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When I first moved into my apartment in Monmouth Beach, I noticed that most of my neighbors had a small metal relic on their door jambs. Known as a mezuzah, it contains the admonition from Deuteronomy chapter 6 post the prayer – called the Shamah – on their doorposts. Jesus recites this same prayer in this week’s Gospel: “Hear, O Israel, the Lord our God is Lord alone, therefore, you shall love the Lord God with your whole heart, soul, mind and strength.” This prayer is recited in the morning and in the evening. Observant Jews follow the command of God to Moses to post this prayer as a sign to the world of the covenant, a reminder of the Laws of Moses. The Shamah is called the greatest commandment, because it is given to the people through Moses.

I often wondered if I should hang a small Crucifix next to my doorpost, not as an act of defiance or mockery, but also to make the statement of faith. Jewish people are very comfortable, even in times and places where anti-Semitism still remains rampant, in wearing and exhibiting the signs of their tradition and religious identity. Catholics are often much less inclined towards such outward displays. We might see Crucifixes being worn or a Rosary hanging from a car mirror, but that is often more a displayed as a connection to a rap artist or a piece of jewelry than a sign of religious conviction.

The first of the Ten Commandments reminds us to place God first in everything. It is our love of God – a reflection of God’s love for us – that places the most important demands upon us. This admonition seems less and less demanding as we have relegated our religious conviction and experience of faith to church – one hour per week—if we are lucky.

Jesus balanced the first admonition with a second: “And you shall love your neighbor as yourself.” This covers the rest of the Laws in the Old Testament. The sampling of the Law we hear in Exodus provides a glimpse into the ways in which the Law defined the social relationships of the Israelites.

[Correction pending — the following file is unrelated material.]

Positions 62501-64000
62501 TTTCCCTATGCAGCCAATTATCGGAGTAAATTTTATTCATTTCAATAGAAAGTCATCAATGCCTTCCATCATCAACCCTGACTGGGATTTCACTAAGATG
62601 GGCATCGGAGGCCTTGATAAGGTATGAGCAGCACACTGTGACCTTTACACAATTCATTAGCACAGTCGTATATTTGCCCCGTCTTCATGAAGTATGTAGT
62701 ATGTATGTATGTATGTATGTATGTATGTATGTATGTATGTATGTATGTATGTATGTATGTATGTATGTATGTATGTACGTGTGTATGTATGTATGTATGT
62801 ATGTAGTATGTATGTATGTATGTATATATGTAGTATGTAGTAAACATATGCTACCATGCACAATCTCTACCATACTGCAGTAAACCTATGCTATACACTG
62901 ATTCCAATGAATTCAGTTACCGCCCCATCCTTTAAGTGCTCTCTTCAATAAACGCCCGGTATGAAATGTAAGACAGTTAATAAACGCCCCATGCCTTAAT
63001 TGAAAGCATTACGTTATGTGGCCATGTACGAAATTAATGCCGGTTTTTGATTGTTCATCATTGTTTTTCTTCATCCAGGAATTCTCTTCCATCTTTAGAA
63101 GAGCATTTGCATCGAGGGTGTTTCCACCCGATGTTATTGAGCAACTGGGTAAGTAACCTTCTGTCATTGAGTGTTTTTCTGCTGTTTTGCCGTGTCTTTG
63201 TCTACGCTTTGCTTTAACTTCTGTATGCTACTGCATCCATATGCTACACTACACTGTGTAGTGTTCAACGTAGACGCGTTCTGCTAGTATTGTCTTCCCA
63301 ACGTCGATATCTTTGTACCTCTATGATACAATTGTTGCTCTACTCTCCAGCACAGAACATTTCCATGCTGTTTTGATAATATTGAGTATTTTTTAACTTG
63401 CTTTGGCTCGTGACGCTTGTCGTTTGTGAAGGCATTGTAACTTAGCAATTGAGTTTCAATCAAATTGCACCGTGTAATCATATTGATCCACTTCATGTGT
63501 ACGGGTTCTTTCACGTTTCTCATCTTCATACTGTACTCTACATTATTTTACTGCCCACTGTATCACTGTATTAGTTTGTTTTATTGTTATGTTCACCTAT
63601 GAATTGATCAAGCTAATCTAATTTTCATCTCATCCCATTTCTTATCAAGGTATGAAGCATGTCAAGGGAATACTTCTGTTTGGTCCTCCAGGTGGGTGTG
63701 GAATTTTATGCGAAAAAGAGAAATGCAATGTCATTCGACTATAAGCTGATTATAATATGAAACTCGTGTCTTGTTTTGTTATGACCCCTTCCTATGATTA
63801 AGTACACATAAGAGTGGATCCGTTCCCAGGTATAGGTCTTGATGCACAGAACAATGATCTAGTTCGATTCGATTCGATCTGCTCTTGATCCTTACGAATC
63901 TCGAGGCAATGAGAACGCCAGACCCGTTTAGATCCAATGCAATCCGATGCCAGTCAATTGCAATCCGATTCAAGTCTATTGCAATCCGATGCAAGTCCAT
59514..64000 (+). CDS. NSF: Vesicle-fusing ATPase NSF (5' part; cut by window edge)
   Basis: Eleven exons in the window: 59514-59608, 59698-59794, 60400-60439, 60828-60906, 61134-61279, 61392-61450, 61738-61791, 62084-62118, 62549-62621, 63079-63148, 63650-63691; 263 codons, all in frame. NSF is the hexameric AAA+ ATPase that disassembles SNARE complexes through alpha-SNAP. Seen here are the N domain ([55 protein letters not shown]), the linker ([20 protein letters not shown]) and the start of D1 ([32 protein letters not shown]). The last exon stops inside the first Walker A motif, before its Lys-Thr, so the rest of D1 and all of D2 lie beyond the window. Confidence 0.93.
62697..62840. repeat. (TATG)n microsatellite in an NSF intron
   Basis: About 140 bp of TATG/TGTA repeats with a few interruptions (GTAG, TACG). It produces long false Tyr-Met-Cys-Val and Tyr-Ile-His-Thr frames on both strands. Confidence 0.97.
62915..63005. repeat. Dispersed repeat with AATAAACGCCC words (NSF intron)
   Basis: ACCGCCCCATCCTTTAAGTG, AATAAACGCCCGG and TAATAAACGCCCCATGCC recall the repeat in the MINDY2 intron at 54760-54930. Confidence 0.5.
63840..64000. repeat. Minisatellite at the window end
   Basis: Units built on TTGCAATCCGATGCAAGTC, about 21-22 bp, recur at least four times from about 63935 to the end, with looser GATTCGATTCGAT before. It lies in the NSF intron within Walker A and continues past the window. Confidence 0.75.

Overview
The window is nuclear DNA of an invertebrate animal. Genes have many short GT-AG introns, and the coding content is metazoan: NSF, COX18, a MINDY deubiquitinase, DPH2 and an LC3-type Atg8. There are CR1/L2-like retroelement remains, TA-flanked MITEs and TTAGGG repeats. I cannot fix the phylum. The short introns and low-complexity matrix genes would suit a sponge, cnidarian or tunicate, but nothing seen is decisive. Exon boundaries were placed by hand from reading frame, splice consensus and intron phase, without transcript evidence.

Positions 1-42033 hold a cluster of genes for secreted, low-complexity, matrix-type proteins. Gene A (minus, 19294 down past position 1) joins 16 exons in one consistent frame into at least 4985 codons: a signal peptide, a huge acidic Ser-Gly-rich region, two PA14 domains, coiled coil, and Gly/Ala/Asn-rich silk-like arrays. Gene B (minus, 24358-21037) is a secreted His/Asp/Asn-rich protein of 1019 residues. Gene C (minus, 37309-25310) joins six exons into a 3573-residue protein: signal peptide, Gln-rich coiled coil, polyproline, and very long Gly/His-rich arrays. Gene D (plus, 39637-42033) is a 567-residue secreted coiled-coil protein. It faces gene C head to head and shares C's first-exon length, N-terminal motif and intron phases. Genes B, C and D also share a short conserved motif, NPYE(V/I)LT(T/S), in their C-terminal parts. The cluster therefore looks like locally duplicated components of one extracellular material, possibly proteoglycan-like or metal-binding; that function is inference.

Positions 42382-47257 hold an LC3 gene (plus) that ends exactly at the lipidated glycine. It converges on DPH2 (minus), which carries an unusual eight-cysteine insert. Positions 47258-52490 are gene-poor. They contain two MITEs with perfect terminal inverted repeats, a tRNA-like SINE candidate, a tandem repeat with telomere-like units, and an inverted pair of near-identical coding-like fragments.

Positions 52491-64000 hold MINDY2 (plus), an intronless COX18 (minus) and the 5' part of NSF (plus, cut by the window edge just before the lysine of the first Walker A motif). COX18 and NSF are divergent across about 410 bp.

From Jesus we learn that there is a clear essential relationship between our love of God and our love of neighbor.  Jesus takes obligations that were seen as separate and unites them together in necessary ways, so that to be a follower of Jesus means that love lies at the center of all our relationships.

While some will argue that at different times of history, or within different religious traditions, the love of God overbalanced the love of neighbor to the detriment of the latter, we must also be wary of those who would overcompensate now and emphasize solely the social dimension of religious faith.

Recently I was a part of a conversation where the principle point of one of the participants drew attention to the idea that if we wanted to engage a particular group of people in the Church we need to offer more service opportunities. Church is unnecessary and boring, but feeding the poor is where it is at. While is seems redundant to point out that the Church feeds more poor people each day than any other, and all other social organizations, it still misses the point. Anyone can feed the poor, build houses, or care for the elderly and infirmed. It is the primary role of the Church, as an assembly of believers, to love God, “with your whole heart, soul, mind and strength.”

If we are to authentically love our neighbor and be of service to our neighbor, we must first love God. And while that means that we must also love our neighbor, it primarily calls us to prayer, adoration, praise and worship. It means that we understand that all we do and all that we are belongs first to God for it comes from God. Our challenge is to have a life of prayer and expresses and enriches our love God so that we might more authentically love our neighbor. When we do that, then not only are we better people, the love that we live and express for our neighbor becomes real and not simply a masquerade of self-love.

Father Garry Koch is pastor of St. Benedict Parish, Holmdel.